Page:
Wovember Words: tips for blocking stranded colourwork YOKES
Yesterday we featured a film from the 1950s produced by the Whirlpool Corporation which really pushed the idea that wool is impossible to care for. However with the right information, caring for WOOL need not be a horrible chore and is the best way to extend its lifespan. In today’s WOVEMBER WORDS we share an excerpt from a post written by TEAM WOVEMBER MEMBER Kate Davies. These care-notes were originally written in relation to Kate’s popular Paperdolls pattern and are particularly useful for getting a nice even finish on a stranded colourwork YOKE such as the one featured in that design.
In extremely exciting news and as many of you probably already know Kate is currently publishing an outstanding collection of new yoke sweater patterns. In light of this wonderment we thought that WOVEMBERISTS might enjoy a refresher course on achieving a lovely smooth finish on a stranded colourwork yoke. However even if you are not an avid knitter of stranded colourwork yokes, the notes on fibre-choice and approaches to blocking are relevant wool-care pointers for blocking every hand-knitting project.
Paperdolls – an early YOKE design by Kate Davies!
1) Use a pure wool yarn (such as a shetland or the bowmont braf I used for the original paperdolls)
2) Do not weave in the floats along the back of the work. You will end up with long floats, but (particularly if you are using a pure wool yarn), these will even up and sort themselves out after a few wears.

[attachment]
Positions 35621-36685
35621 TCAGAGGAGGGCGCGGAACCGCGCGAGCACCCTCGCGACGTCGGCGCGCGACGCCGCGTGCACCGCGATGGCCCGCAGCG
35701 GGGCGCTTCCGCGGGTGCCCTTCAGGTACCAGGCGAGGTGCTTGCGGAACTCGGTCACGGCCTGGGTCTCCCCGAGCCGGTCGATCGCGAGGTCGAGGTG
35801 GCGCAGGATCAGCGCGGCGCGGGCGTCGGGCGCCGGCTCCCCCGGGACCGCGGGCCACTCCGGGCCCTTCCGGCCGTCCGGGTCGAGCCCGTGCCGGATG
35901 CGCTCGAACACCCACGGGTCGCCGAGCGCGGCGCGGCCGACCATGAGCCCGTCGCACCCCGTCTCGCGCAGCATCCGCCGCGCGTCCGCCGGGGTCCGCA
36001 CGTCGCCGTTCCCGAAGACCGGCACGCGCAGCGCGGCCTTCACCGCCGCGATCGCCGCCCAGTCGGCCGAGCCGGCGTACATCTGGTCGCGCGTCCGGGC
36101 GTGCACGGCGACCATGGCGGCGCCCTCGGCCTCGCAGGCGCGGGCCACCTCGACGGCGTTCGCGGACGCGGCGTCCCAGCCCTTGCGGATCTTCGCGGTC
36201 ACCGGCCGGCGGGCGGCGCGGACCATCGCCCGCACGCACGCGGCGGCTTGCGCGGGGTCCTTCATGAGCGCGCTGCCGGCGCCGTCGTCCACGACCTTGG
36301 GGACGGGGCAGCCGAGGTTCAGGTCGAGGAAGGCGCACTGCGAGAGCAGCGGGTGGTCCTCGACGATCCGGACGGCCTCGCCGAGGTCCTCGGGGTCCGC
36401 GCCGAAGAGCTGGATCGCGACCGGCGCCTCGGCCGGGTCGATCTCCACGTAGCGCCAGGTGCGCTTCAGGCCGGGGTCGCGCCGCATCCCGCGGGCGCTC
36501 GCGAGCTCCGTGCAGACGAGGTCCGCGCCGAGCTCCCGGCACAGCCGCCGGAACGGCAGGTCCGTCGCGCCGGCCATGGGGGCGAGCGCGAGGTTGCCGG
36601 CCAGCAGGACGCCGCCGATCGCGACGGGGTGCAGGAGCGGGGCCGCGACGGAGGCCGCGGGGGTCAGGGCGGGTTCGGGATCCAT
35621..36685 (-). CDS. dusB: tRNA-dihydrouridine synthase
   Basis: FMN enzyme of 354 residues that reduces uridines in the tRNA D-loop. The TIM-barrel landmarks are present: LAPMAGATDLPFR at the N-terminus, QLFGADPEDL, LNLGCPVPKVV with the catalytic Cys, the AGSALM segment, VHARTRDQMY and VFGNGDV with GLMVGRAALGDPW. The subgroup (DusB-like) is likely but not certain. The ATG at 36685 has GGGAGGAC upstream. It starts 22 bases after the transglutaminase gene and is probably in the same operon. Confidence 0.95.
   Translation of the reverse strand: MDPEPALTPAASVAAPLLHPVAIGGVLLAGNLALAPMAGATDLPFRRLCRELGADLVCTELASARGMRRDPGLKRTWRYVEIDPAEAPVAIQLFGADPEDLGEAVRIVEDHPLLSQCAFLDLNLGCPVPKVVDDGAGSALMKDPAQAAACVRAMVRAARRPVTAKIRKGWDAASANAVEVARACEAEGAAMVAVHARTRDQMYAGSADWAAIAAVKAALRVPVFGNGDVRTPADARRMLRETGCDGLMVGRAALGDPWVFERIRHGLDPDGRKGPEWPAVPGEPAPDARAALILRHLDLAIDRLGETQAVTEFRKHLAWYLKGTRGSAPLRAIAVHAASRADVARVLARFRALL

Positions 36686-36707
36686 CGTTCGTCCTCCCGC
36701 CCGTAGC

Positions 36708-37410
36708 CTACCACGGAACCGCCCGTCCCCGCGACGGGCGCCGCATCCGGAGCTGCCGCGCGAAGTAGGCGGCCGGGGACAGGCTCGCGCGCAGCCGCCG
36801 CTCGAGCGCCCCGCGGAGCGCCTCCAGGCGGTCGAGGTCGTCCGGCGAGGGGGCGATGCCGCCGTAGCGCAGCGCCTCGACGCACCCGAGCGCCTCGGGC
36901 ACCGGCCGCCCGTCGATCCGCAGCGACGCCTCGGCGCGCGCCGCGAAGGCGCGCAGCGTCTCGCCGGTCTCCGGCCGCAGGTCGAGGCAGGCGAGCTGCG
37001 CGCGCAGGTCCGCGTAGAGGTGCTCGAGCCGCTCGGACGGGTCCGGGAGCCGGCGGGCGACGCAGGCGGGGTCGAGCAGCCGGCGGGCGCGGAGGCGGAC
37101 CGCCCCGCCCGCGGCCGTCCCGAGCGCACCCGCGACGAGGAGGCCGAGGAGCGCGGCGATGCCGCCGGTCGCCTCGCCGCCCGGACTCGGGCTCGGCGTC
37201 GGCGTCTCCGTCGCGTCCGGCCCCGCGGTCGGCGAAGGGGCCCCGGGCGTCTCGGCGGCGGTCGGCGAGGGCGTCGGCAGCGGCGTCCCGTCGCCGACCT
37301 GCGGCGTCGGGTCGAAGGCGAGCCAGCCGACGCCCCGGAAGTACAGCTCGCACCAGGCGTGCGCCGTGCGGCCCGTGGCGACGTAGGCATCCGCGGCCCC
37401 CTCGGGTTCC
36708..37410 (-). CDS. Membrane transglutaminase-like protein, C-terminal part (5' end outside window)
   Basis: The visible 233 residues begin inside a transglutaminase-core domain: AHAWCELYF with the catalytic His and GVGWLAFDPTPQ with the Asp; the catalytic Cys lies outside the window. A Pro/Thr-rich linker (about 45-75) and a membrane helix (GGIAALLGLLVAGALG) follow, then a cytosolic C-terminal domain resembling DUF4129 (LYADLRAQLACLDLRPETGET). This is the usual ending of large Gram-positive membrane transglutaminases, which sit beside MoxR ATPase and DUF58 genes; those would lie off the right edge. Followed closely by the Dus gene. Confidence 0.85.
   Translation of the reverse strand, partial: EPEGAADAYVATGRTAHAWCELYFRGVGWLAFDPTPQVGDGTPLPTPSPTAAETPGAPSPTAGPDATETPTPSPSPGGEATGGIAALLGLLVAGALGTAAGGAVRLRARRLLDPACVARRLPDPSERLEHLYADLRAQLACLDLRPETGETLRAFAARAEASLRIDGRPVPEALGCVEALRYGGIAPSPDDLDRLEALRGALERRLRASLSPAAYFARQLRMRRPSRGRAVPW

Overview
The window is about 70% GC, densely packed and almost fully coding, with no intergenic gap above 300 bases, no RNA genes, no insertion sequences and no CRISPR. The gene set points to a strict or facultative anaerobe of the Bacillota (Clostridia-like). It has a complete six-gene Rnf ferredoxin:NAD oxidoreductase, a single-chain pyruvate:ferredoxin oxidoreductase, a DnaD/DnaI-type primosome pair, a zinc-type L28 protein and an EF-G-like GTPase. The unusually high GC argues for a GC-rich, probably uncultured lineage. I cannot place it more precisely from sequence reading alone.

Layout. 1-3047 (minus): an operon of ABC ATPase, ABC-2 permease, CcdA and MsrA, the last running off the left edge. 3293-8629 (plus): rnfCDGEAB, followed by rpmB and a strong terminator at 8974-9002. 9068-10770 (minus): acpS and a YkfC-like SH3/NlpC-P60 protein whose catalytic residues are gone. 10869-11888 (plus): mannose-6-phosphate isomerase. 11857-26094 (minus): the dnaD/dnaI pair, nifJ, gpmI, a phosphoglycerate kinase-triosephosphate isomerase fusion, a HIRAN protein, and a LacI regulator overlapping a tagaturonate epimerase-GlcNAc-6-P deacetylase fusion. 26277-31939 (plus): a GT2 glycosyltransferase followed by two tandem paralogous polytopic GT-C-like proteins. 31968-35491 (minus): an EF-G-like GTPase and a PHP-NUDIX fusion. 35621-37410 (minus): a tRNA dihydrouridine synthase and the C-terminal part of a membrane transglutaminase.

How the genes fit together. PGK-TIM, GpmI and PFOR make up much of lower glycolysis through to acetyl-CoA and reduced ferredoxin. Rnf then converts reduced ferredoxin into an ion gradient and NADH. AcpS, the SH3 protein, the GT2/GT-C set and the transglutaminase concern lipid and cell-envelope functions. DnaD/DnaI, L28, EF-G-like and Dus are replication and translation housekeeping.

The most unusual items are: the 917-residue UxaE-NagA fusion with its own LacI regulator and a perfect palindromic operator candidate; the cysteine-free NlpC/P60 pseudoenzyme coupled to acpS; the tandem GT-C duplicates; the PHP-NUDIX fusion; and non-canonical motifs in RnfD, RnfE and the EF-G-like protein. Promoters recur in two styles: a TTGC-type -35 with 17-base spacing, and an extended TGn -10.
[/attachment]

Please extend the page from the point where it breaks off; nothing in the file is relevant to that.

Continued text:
3) When you are working a stretch of more than 8 stitches, fan the stitches out a little on the right hand needle before working the next stitch in the contrasting colour. This slows down the pace and flow of the knitting, but is particularly useful if your tension tends to be tight. (Don’t overdo it though! You don’t want the knitting to turn baggy!)
4) Block like a loon. Soak the sweater in cool water and wool wash for at least 20 minutes to allow it to relax and bloom, rinse carefully, then remove excess water by rolling and squashing between a couple of dry towels. Now turn the sweater inside out and stretch to shape, smoothing out the long floats. Spend five or ten minutes stretching and smoothing the back of the work (the floats should lie nice and flat) then turn the sweater the right way round. Stretch the fabric out to shape again, but do not rub or smooth the front of the work (to avoid any risk of felting). Again, spend a while over this, paying particular attention to any areas of fabric that look like they might want to pucker up. Pin the sweater out to the correct dimensions and allow to dry flat. About half way through the drying process, turn the sweater over and pin it out again (don’t stretch it again or change its shape when you are doing this: simply turn it over and pin it out). This enables both sides of the sweater to get the benefit of lying flat against the blocking surface. Now leave to dry completely.
– Kate Davies, taken from this post at katedaviesdesigns.com, written 2010
An Estonian Wool Wash, identified as such by the helpful woolly sheep illustrated on the front. My Estonian comrades tell me this one is a bit harsh but I found it very effective for getting all the grease out of raw fleece! Photo © Felicity Ford